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Fleet Air Arm
ROV video still 2003
|Pilot S/Lt Raymond L. Knott, Royal Naval Volunteer Reserve (MIA / KIA) Grantham, Lincolnshire
Crashed May 16, 1944
Built by Vought. This aircraft was number 15 in the sequence of production. Delivered to the U. S. Navy (USN) as F4U-1 Corsair bureau number 18182. Other sources state Corsair JT160 never had a USN bureau number assigned. This Corsair was delivered to the United Kingdom as part of defense aid.
Assigned to the Royal Navy (RN) to the Fleet Air Arm (FAA) as Corsair Mark I serial number JT160 (also listed as JT-160). Painted with sea gray upper surfaces and sky gray lower surfaces. Assigned to HMS Saker to 732 Squadron operating from NAS Brunswick in Brunswick, Maine. Fuselage code 3BH painted in black and outlined in white.
During 1998, Historic Aircraft Recovery Corporation (HARC) owners David Tallichet and Alfred Hagen conducted a sonar survey of Sebago Lake, Maine. They located an aircraft wreck at a depth of 300' and afterwards initiated a court action to arrest the wreck. as part of their attempt to claim title to the submerged aircraft. On June 21, 2003 HARC secured an arrest order and paid a fee, so the court document could be placed into a container and secured to the aircraft. In fact, the aircraft they located was a postwar amphibian, not the Corsair.
In 2003, a Remotely Operated Vehicle (ROV) funded by Historic Aircraft Recovery Corporation (HARC) conducted a dive on a submerged aircraft wrapped in fishing lines that was identified as this Corsair. The ROV footage confirmed the identity including the fuselage Royal Navy roundel, fuselage code "3BH" and black serial number stencil "ROYAL NAVY JT 160" and fin flash on the tail. The cockpit canopy was in the open position with the seat visible and unidentified debris on the forward side of the cockpit.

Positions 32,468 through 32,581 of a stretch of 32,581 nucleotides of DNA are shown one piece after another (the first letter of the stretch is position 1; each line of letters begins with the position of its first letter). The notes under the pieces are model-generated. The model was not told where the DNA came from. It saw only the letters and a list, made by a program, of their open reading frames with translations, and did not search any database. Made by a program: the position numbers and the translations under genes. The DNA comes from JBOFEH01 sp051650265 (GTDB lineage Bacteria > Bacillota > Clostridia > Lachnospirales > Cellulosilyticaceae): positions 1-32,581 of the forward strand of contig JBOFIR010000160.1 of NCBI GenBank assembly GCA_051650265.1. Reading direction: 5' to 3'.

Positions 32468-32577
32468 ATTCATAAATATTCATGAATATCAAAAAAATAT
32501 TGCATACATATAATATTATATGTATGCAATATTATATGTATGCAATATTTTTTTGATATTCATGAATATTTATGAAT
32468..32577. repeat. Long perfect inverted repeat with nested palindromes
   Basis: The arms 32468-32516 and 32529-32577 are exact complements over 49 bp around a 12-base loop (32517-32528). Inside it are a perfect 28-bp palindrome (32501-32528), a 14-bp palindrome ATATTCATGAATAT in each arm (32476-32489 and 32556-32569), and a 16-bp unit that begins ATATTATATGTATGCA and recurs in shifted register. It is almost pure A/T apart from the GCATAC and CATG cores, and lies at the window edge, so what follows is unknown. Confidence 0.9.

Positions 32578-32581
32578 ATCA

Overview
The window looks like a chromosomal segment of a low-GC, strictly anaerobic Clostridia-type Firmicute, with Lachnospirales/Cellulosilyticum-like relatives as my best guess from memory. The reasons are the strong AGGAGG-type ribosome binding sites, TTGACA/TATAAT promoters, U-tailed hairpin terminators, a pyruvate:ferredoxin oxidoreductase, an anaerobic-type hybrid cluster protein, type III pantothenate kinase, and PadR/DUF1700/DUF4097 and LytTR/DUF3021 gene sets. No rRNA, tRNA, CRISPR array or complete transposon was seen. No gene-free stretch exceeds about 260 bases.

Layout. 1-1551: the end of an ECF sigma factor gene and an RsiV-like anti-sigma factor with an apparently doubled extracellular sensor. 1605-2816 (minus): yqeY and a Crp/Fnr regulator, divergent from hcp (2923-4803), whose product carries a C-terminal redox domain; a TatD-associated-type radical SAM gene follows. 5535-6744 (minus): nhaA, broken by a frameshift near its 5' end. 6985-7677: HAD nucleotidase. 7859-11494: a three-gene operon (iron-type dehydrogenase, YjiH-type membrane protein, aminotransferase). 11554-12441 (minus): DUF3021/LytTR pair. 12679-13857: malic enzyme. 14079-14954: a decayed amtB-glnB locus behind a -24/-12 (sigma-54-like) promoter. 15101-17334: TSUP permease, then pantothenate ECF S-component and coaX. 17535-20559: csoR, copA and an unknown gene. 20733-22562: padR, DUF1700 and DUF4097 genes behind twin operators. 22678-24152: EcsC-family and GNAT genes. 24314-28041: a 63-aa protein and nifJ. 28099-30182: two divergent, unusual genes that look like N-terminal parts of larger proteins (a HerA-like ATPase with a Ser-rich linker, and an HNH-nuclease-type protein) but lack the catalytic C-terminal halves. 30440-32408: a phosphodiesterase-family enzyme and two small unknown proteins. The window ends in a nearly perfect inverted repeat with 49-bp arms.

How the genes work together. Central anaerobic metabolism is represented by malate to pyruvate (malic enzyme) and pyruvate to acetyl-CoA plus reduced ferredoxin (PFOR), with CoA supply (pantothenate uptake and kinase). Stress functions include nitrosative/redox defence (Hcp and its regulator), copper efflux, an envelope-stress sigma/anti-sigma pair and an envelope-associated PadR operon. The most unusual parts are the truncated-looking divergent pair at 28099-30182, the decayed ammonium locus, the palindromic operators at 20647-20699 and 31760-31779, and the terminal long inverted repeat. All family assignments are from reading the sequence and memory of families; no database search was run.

After the discovery and potential savlage of this Corsair was announced, the State of Maine issued two emergency site declarations to make it illegal to salvage the submerged aircraft without a permit from the state and an emergency protection zone around the site. Maine believed the aircraft were "eligible for listing in the National Register of Historic Places". Also, the United Kingdom also voiced objections over the potential salvage, citing the fact that both aircraft are the military graves of the two British pilots who died aboard them.
In the final court ruling, U. S. District Court District of Maine in Admiralty - Historic Aircraft Recovery Corp. plaintiff v. State of Maine and the United Kingdom November 24, 2003 the salvage was overruled, ruling that US Admiralty Law (and arrest claims) did not apply to the aircraft in Sebago Lake and dismissed the case, blocking the potential salvage, ruling in favor of the wishes of Maine and the United Kingdom. The ruling was also a moral victory because the proposed salvage involved two war graves and was a commercial venture.
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